An investigation into the incident was organized by the U.S. and included experts from the U.S., South Korea, Britain, Australia and Sweden, but not from China and Russia which both border the Korean Peninsula. On May 20 the five-nation team released a report blaming a North Korean torpedo for the sinking of the Cheonan. North Korea denied the accusation and neither Russia nor China, excluded from the investigation, have concurred with the U.S. accusation.
American provocations escalated dramatically at the Group of 20 (G20) summit in Toronto on June 27 when U.S. President Barack Obama (in his own words) held a “blunt” conversation with China’s President Hu Jintao, accusing him and his nation of “willful blindness” in relation to North Korea’s “belligerent behavior.” Upbraiding his Chinese counterpart, Obama stated, “I think there’s a difference between restraint and willful blindness to consistent problems.” (On the same occasion Obama praised South Korea’s President Lee Myung-bak for his “extraordinary restraint.”)
“My hope is that president Hu will recognise as well that this is an example of Pyongyang going over the line.”
President Hu and the Chinese government as a whole would be fully justified in suspecting that mounting U.S. threats are aimed not only (and perhaps not so much) against North Korea as against China itself.
Beijing is not alone in entertaining suspicions that Washington is employing the sinking of the Cheonan as the pretext for achieving broader geopolitical objectives. On July 14 Russia’s Foreign Minister Sergei Lavrov, in speaking of the Cheonan incident and its aftermath, pleaded: “I believe that the most important [concern] at the present time is to ease the situation, avoid agitation, escalation of emotions and start preparing conditions for the resumption of the six-party [North Korea, South Korea, China, Russia, the U.S. and Japan] talks.” 
Portraying the UN Security Council statement on the matter last week (which was not the harsh condemnation of North Korea Washington had pushed for) as being a balanced one, he also said, “It is important that nobody tries to distort the evaluations given.”
In addition, referring to North Korea’s latest reaffirmation of its willingness to jointly investigate the Cheonan’s sinking with South Korea, Lavrov said: “This statement is not new. From the very beginning the DPRK confirmed it wanted to participate in the investigation.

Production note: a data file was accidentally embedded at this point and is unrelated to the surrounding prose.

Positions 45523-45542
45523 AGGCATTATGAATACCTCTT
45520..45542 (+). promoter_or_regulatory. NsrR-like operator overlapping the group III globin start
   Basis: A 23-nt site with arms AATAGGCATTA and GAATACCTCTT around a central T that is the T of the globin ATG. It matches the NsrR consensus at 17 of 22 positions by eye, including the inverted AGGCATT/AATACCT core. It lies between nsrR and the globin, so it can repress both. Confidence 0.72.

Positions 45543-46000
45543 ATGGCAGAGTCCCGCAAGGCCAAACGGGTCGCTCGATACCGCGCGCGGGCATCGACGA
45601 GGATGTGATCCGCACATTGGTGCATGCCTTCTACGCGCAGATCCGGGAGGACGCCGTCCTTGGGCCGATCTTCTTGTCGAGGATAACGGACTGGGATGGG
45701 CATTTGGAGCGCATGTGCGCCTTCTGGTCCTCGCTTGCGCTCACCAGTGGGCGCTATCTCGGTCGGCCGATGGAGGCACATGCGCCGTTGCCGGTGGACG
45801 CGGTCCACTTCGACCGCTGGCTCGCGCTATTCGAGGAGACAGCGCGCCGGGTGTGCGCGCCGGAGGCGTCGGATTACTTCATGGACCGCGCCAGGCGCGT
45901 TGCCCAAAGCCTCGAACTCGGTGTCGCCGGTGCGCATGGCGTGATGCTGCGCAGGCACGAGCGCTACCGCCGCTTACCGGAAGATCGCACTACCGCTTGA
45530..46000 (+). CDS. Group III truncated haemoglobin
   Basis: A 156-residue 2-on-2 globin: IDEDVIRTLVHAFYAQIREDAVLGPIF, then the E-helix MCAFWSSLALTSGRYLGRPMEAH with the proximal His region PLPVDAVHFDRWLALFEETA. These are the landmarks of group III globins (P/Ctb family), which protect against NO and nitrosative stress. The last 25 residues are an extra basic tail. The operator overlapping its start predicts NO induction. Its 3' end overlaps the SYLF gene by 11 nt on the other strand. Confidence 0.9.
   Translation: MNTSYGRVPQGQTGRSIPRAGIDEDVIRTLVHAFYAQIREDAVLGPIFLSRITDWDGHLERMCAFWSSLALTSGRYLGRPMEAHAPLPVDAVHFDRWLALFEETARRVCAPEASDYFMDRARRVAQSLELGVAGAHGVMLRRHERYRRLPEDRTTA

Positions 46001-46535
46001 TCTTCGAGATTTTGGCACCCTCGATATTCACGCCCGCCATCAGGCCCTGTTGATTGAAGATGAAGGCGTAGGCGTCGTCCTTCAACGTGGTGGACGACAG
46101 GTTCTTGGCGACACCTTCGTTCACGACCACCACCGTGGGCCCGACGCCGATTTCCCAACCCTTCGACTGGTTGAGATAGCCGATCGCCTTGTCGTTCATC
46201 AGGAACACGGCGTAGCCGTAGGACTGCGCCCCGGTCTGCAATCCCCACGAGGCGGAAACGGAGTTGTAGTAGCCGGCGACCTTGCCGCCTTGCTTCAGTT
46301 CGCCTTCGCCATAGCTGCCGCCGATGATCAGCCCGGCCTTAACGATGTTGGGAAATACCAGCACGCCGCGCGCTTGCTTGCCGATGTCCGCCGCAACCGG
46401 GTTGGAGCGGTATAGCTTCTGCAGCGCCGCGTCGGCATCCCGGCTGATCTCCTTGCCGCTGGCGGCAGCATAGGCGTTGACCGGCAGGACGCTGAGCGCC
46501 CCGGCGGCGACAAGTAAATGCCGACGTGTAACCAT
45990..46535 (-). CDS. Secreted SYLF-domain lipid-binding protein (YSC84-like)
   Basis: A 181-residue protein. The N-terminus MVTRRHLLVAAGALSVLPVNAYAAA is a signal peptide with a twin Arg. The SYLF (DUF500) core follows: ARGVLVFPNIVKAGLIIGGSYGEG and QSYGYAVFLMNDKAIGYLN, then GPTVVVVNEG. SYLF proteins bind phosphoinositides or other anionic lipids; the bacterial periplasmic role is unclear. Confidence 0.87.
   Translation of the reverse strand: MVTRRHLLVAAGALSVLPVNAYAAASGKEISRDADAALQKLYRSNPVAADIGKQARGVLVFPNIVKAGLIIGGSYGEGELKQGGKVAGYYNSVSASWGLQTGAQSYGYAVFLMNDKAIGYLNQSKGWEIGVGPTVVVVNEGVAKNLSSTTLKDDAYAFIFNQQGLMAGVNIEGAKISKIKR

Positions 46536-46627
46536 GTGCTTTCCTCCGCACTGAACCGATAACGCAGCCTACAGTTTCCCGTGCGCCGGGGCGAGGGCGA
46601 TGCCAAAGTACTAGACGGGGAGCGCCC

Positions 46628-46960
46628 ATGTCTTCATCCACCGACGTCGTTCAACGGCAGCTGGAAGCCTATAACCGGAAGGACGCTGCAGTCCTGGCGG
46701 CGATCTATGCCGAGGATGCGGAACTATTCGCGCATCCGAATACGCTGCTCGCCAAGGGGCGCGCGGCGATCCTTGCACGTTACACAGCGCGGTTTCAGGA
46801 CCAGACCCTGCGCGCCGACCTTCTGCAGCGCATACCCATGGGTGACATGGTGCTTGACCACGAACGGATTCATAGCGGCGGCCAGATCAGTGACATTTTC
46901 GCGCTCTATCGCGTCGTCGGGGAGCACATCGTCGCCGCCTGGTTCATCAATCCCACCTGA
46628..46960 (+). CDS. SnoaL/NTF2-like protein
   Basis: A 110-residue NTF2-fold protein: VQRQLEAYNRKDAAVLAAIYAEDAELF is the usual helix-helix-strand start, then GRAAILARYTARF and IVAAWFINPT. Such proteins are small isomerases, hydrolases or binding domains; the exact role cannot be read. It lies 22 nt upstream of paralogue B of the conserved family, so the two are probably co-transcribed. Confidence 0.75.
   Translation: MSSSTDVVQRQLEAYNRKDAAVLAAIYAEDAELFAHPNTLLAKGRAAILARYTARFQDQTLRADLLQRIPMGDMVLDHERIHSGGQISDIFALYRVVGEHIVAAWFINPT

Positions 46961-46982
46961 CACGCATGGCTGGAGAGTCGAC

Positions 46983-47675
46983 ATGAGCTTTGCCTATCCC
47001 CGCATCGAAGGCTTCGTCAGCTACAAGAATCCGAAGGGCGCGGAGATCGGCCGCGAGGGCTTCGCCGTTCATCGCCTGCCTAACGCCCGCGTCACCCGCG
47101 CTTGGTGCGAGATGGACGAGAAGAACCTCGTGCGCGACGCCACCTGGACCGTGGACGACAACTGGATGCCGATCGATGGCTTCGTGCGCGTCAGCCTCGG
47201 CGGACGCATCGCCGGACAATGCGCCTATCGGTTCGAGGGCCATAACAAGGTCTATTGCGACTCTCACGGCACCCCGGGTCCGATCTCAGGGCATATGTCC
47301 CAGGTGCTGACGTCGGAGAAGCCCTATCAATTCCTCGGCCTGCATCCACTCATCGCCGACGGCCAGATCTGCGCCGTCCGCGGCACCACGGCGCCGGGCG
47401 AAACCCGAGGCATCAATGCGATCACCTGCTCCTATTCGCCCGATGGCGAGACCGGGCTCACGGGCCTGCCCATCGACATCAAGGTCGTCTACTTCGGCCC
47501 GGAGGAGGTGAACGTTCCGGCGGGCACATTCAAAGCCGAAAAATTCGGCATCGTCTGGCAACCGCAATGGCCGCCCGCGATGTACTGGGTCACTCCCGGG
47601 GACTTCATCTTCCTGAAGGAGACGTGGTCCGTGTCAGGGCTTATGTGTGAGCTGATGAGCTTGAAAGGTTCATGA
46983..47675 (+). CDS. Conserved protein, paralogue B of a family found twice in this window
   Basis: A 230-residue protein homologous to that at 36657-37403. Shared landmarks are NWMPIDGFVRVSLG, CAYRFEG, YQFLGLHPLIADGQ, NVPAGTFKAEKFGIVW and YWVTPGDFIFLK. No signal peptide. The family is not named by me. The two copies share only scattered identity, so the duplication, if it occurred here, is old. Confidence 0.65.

“I hear, the sides were to agree on some format of interaction.” 
When on June 27 President Obama stated “our main focus right now is in the U.N. Security Council making sure that there is a crystal-clear acknowledgement that North Korea engaged in belligerent behavior that is unacceptable to the international community” , his characterization of the latter entity excluded not only North Korea but China and Russia as well.
The severity and urgency of mounting U.S. threats is illustrated in a recent column by Shen Dingli, executive dean of the Institute of International Studies and director of the Center for American Studies at Fudan University in Shanghai. His comments end with a frightening parallel and a dire warning:
“The US and South Korea are implementing joint military exercises this month in the Yellow Sea, with the possibility of deploying the US aircraft carrier George Washington.
“The running of such exercises so close to China’s waters has left China strongly, and rightfully, dissatisfied.
“The US and South Korea may argue that the exercise is not in China’s territorial waters, so China has no right to comment.
“However, even if the joint exercises are not in Chinese sovereign waters, they may take place in the waters of China’s interests as the international waters [in the] Yellow Sea near China’s exclusive economic zone are extremely important to China’s interests.
“Given the sophisticated equipment it carries, the George Washington poses a real potential threat to Chinese territory.
“Even if the US-South Korea military exercises are outside China’s territory, the striking power of the US nuclear-powered aircraft carrier also poses a serious threat to neighboring countries.
“The US and South Korea have said the military exercises are being held in order to deter North Korea because of the sinking of the South Korean Cheonan corvette and the death of 46 South Korean sailors.
“But the case for the possible North Korean sinking of the Cheonan has not been thoroughly established.
“South Korea refused to let North Korean officials present their case against the evidence for their supposed complicity in the sinking.
“When South Korea launched the so-called international survey, it refused the participation of China and other countries, which did not increase the credibility of the so-called findings.
“These exercises are needlessly provocative, and will eventually backfire on the US and South Korea.
“During the Cuban Missile Crisis in 1962, when the Soviet Union established nuclear missile bases on the island, the US objected to the close proximity of the Soviet weaponry even though they traveled only through international waters to reach Cuba, and the US set up a blockade to stop them being deployed.